Daniel chapter 11 might well be the longest “continual” prophecy in the Hebrew Bible. Indeed, it appears to be referred to in Daniel 10:21–the chapter leading up to the Daniel’s most disturbing vision–as the “book of truth.” It is surely one of the most influential in terms of firing up apocalyptic visions and expectations through the centuries among Christians and Jews. In that regard I think the case could be made that it is the most influential text of the Hebrew Bible in terms of its interpretive spinoffs. What is it about this text that has been so engaging for literally thousands of prophetic interpretations over the ages–especially among Christians–and led to countless disappointments and dashing of expectations?
It all has to do with the obvious historical fulfillment laid out in 11:1-35–a complex but quite accurate detailing of events from Alexander the Great to Antiochus Epiphanies in 165 BCE! It reads like a cryptic version of the “morning newspaper,” truly “history in advance,” as prophetic interpreters often put such things. For a breakdown of this section see Lawrence M. Mill’s excellent summary article, “The Lead up to Chanukah in the Book of Daniel.”
If the prophecy ended with v.39 all would be well. However, the events that follow in vv. 40-45, that in fact lead up to the “great tribulation” and the “end of the age,” including the resurrection of the dead–never happened! At first these verses, which describe an arrogant king who will exalt himself above every god, seem to be a redux of Antiochus Epiphanies. However, neither the language nor the activities of this “final evil figure” fit Antiochus IV or the Maccabean revolt.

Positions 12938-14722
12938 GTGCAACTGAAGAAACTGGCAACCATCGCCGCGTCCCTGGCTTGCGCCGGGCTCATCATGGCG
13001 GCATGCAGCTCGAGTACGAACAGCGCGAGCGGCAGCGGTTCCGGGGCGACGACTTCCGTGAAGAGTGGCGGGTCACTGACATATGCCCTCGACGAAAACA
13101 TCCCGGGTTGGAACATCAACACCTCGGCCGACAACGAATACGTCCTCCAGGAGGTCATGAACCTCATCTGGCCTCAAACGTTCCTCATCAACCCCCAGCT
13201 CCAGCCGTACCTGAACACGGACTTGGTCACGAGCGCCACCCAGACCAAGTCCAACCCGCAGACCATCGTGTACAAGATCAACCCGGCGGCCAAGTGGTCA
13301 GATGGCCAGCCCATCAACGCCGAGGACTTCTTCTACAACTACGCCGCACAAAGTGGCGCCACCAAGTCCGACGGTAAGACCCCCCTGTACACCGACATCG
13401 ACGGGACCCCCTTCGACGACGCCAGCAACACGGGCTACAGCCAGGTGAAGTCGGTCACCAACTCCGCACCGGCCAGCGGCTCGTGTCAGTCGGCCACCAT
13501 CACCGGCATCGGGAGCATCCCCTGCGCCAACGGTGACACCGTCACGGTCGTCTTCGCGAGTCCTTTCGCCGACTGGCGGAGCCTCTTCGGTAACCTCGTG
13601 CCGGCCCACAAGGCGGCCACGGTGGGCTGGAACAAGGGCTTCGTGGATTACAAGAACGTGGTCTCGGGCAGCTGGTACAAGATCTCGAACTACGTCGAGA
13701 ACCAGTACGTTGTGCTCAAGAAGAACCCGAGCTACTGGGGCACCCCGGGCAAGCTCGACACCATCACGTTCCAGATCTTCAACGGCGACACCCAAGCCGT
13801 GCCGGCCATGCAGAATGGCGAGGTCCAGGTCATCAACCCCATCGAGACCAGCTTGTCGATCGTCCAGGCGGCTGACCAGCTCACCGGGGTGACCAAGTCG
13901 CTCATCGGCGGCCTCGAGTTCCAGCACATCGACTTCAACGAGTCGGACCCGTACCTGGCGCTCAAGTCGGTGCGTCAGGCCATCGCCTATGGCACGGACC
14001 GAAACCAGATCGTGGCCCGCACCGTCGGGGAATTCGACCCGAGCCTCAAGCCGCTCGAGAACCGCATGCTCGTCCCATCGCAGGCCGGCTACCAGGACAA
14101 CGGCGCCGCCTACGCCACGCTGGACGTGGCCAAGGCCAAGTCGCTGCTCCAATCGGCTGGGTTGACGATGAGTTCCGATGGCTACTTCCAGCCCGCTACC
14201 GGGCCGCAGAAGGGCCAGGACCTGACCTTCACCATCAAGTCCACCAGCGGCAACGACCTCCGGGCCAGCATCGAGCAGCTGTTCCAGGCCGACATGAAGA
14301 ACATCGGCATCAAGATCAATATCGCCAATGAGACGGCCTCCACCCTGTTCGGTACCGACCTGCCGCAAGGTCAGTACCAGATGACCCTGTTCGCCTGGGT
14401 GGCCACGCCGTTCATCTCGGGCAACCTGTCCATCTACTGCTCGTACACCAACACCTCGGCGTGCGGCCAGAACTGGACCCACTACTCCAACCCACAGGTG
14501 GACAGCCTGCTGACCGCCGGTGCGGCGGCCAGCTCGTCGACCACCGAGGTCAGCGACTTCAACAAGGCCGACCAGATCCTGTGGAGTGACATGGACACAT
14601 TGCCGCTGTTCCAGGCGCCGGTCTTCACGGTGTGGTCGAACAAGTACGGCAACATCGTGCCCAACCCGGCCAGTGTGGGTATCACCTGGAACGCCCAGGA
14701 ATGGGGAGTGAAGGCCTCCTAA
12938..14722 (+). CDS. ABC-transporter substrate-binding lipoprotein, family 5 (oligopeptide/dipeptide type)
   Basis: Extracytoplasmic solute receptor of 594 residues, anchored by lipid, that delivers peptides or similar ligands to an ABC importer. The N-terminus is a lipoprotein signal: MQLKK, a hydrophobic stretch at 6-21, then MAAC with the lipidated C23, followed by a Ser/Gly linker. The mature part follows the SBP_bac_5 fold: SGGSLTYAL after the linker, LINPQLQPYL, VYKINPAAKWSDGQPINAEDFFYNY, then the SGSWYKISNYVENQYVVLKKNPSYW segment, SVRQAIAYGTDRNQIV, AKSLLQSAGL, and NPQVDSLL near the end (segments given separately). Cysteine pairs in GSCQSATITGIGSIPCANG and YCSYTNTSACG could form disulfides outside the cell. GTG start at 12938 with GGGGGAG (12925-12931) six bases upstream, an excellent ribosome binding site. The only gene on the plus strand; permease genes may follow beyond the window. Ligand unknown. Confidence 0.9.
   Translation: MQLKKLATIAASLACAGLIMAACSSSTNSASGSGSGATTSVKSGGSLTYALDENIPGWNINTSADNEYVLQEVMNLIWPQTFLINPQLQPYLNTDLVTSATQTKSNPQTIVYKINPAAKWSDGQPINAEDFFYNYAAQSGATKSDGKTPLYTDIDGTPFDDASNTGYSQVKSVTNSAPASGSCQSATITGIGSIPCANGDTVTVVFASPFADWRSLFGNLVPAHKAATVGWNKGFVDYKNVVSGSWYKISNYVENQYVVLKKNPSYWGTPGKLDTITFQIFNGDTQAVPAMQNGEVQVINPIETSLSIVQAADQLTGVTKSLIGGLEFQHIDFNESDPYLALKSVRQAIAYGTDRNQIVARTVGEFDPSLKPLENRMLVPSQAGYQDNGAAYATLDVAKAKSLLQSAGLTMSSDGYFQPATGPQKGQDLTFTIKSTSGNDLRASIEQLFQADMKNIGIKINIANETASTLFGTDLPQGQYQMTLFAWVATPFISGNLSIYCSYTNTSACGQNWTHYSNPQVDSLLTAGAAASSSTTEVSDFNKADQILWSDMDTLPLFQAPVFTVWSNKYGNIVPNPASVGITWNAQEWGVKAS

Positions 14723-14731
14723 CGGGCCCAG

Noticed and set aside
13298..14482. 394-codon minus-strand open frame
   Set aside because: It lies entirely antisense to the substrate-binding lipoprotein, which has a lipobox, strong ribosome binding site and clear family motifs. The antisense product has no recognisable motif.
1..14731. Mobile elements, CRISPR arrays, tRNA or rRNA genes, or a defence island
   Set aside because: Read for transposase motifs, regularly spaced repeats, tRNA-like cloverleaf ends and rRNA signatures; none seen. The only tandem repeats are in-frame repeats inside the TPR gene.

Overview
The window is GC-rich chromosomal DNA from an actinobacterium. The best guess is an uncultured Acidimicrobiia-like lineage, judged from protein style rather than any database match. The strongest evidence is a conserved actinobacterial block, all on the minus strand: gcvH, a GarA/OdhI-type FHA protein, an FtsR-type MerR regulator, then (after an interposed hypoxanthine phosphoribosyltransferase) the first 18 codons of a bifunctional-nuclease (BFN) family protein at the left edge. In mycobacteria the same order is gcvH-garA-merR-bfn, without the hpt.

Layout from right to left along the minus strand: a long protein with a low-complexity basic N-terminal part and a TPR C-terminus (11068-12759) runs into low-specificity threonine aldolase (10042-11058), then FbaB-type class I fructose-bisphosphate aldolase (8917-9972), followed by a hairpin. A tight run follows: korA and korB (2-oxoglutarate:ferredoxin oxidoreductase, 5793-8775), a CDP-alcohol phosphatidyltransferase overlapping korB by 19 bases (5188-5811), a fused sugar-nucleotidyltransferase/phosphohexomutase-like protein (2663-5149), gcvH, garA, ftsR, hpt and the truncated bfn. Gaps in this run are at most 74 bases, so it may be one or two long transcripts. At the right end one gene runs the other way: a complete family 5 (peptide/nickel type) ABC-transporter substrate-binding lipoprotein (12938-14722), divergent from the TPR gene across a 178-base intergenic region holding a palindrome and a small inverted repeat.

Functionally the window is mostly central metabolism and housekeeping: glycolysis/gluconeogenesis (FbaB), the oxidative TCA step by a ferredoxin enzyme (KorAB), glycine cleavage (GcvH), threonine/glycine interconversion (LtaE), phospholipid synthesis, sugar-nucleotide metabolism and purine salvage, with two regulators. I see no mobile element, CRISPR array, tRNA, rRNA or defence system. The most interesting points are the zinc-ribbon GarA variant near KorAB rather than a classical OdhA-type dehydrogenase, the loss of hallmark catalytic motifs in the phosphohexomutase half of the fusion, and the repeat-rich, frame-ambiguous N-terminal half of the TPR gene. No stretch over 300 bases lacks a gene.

Dan. 11:40 “At the time of the end the king of the south shall attack him; but the king of the north shall rush upon him like a whirlwind, with chariots and horsemen, and with many ships; and he shall come into countries and shall overflow and pass through. 41 He shall come into the glorious land. And tens of thousands shall fall, but these shall be delivered out of his hand: Edom and Moab and the main part of the Ammonites. 42 He shall stretch out his hand against the countries, and the land of Egypt shall not escape. 43 He shall become ruler of the treasures of gold and of silver, and all the precious things of Egypt; and the Libyans and the Ethiopians shall follow in his train. 44 But tidings from the east and the north shall alarm him, and he shall go forth with great fury to exterminate and utterly destroy many.
Scholars usually dismiss this section as the unfounded speculation of the author or authors, living in the Maccabean period, but before the liberation of the Temple from the forces of Antiochus in 164 BCE. For example, my Oxford Annotated RSV has the note: “None of these predictions was fulfilled.” This would include the various calculations of chapter 12 regarding periods of 1260, 1290, and 1335 days.
However, pious believers in the inspiration of the book of Daniel–even though it was relegated to the “Writings” and not put with the Prophets in the standard arrangement of the Hebrew Bible or Tanakh–would never take such a position. To quote Jesus in the gospel of John, “Scripture can not be broken (John 10:35)–to the Bible must be true! The obvious implication is that these mysterious verses will come about in the last days–as a sort of parallel repeat of an Antiochus-like figure–a final evil ruler, often called the “Antichrist” will appear on the scene, just before the End of the Age. Antiochus was just a “type” of this final evil ruler.
The famous Aramaic “Son of the Most High” text (4Q246) in the Dead Sea Scrolls, though often misapplied to the Davidic Messiah, is about just such an evil ruler, as David Flusser and others have made clear. Josephus says that it was this expectation, drawn from what he calls “an ambiguous oracle found in their sacred scriptures,” that most led the Jews to revolt in 66-73 CE (Jewish War 6.310-314). Mark, the earliest New Testament gospels, written close to the same time, puts in the mouth of Jesus the same sort of speculation–that clearly was intended to apply to the events surrounding 70 CE and the destruction of the city of Jerusalem and its magnificent Temple (Mark 13:14):